Teach Me Bass Guitar Review - Roy Vogt Fretboard

Lesson 5:

This one starts with a warm up exercise with a quick arpeggio study and then introduces the concept of dominant seventh, major seventh, minor seventh, full diminished and half diminished and also the augmented seventh. The third and seventh notes are magical notes capable of changing the entire texture of the music without straying very far away from the root scale. The seventh and also the third note (in sharp and flat variations) contribute to the “tension and resolve” theory. The fifth module of Teach Me Bass guitar packs in a lot of information in a very short span of time, but the practical examples along with information from Roy Vogt’s previous modules make things easily understandable.

The fifth lesson also introduces the concept of syncopations. Roy Vogt demonstrates the foot tap technique and also how basslines can feel  incorporating upbeats and syncopated rhythms into the music. While a lot of popular western music emphasizes downbeat heavy bass playing, with a little bit of practice you can learn to feel different rhythms which opens you up to all sorts of different feels and styles from around the world. This one undoubtedly requires a bit more focus, but the trick lies in listening properly.

Just like the previous lessons, the fifth lesson also comes with practice playing along with two songs – the first one is called “Gettin’ on the Good Foot” that has a more funky bass line and the second one is called California Pop Tune with a Carol Kane kind of bass line. Here also, it is recommended that you keep playing with the loop until you feel ready for the next lesson.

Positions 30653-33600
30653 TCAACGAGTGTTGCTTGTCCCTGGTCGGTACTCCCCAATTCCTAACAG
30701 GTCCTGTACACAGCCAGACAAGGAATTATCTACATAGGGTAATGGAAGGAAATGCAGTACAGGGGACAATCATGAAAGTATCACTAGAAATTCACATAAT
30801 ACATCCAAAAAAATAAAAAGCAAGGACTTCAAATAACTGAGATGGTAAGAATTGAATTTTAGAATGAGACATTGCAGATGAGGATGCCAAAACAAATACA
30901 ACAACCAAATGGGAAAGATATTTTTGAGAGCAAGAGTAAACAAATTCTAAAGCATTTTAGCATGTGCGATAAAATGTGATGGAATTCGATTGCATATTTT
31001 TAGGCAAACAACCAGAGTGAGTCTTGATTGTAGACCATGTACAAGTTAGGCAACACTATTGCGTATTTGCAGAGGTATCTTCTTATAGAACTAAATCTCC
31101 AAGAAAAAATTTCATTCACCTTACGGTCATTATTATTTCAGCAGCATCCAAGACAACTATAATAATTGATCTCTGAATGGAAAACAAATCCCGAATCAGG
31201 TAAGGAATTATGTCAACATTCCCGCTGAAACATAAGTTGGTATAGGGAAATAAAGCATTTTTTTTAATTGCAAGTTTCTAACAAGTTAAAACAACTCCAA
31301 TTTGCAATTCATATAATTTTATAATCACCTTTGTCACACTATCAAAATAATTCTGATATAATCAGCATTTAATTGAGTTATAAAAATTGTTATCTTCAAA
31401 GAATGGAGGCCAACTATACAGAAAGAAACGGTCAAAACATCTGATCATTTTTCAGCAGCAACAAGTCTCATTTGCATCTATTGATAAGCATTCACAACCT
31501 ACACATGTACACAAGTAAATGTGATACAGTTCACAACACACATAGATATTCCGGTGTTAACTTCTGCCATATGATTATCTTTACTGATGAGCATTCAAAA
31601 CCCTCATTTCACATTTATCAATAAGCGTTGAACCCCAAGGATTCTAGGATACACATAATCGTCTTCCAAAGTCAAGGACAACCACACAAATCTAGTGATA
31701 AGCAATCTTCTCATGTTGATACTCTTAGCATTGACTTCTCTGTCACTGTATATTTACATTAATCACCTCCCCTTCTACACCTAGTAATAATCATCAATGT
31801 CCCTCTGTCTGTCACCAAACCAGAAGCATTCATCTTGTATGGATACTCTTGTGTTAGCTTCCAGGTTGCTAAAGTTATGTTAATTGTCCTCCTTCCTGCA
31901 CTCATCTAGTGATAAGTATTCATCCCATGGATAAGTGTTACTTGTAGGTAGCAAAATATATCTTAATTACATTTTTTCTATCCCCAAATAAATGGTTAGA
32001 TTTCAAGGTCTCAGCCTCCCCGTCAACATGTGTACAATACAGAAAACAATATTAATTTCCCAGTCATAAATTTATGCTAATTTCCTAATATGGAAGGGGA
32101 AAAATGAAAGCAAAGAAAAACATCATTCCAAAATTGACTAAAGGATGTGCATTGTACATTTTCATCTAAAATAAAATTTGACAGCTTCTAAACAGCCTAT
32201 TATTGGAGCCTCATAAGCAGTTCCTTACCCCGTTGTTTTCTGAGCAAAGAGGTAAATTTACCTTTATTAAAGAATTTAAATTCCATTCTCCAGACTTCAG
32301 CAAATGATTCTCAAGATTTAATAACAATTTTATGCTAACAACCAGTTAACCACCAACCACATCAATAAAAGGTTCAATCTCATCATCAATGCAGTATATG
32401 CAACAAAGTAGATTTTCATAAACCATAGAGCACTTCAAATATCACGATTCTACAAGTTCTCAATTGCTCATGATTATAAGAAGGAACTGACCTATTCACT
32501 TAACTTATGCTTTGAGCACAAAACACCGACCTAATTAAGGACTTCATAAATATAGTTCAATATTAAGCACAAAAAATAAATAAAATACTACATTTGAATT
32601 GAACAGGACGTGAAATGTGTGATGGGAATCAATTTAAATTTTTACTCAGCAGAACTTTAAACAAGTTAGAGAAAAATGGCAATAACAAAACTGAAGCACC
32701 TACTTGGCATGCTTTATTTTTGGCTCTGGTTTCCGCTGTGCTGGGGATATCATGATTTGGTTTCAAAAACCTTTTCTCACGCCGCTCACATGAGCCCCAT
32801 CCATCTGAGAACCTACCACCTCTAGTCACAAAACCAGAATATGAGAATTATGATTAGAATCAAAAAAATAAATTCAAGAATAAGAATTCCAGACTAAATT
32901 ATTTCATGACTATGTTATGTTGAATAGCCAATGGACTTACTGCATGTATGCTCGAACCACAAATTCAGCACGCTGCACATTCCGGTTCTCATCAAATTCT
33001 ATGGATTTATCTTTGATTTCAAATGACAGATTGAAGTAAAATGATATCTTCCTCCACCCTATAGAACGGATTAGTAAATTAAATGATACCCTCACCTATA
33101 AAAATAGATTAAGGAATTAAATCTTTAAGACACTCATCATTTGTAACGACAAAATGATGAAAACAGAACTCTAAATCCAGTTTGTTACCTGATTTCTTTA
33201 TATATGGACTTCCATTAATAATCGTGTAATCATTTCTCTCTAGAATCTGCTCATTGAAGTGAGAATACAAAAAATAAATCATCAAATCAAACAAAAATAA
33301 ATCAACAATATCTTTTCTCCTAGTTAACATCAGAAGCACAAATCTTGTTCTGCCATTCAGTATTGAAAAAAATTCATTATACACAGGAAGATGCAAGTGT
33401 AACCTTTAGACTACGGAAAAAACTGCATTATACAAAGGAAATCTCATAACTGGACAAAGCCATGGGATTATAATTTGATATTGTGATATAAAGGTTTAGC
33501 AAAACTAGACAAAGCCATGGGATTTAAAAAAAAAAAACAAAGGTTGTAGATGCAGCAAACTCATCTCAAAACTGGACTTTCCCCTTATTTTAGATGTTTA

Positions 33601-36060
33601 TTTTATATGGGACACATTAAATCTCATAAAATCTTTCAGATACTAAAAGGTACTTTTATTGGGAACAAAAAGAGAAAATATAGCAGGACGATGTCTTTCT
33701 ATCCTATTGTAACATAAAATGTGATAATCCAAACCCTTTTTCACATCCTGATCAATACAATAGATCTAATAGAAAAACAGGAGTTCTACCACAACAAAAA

Lesson 6:

The sixth lesson isbass10 a long one and lasts over an hour. The concepts of swing, jazz and funk bass are already discussed in the previous lessons; the sixth digs deeper into swing style, shuffle style and also jazz style. Roy Vogt clearly demonstrates in this lesson how each one of these music styles differ from each other based on time signatures. He starts out by talking about how the 12/8 rhythm creates the swing style and also goes on to demonstrate that theory through the practical example of the first shuffle style tune “Shufflin’ Along”. The talking point of this lesson is definitely time signatures, but in this song, Roy also demonstrates how each of the notes relate to specific chords and how those chords relate to specific progressions.

The lesson gradually starts revealing the secrets of the Jazz Swing Style and Jazz licks. For non-Jazz players, it is definitely going to take some time for the entire concept to sink in, but the theory is laid out in an easy-to-understand fashion with six different examples of different songs that revolve around Jazz vocabulary and are fairly easy to understand when broken down into individual bars. The tunes are definitely a bit tough to play along with, but Roy helps all the way and the focus is always on implementing the theory into practical playing.

Lesson 7: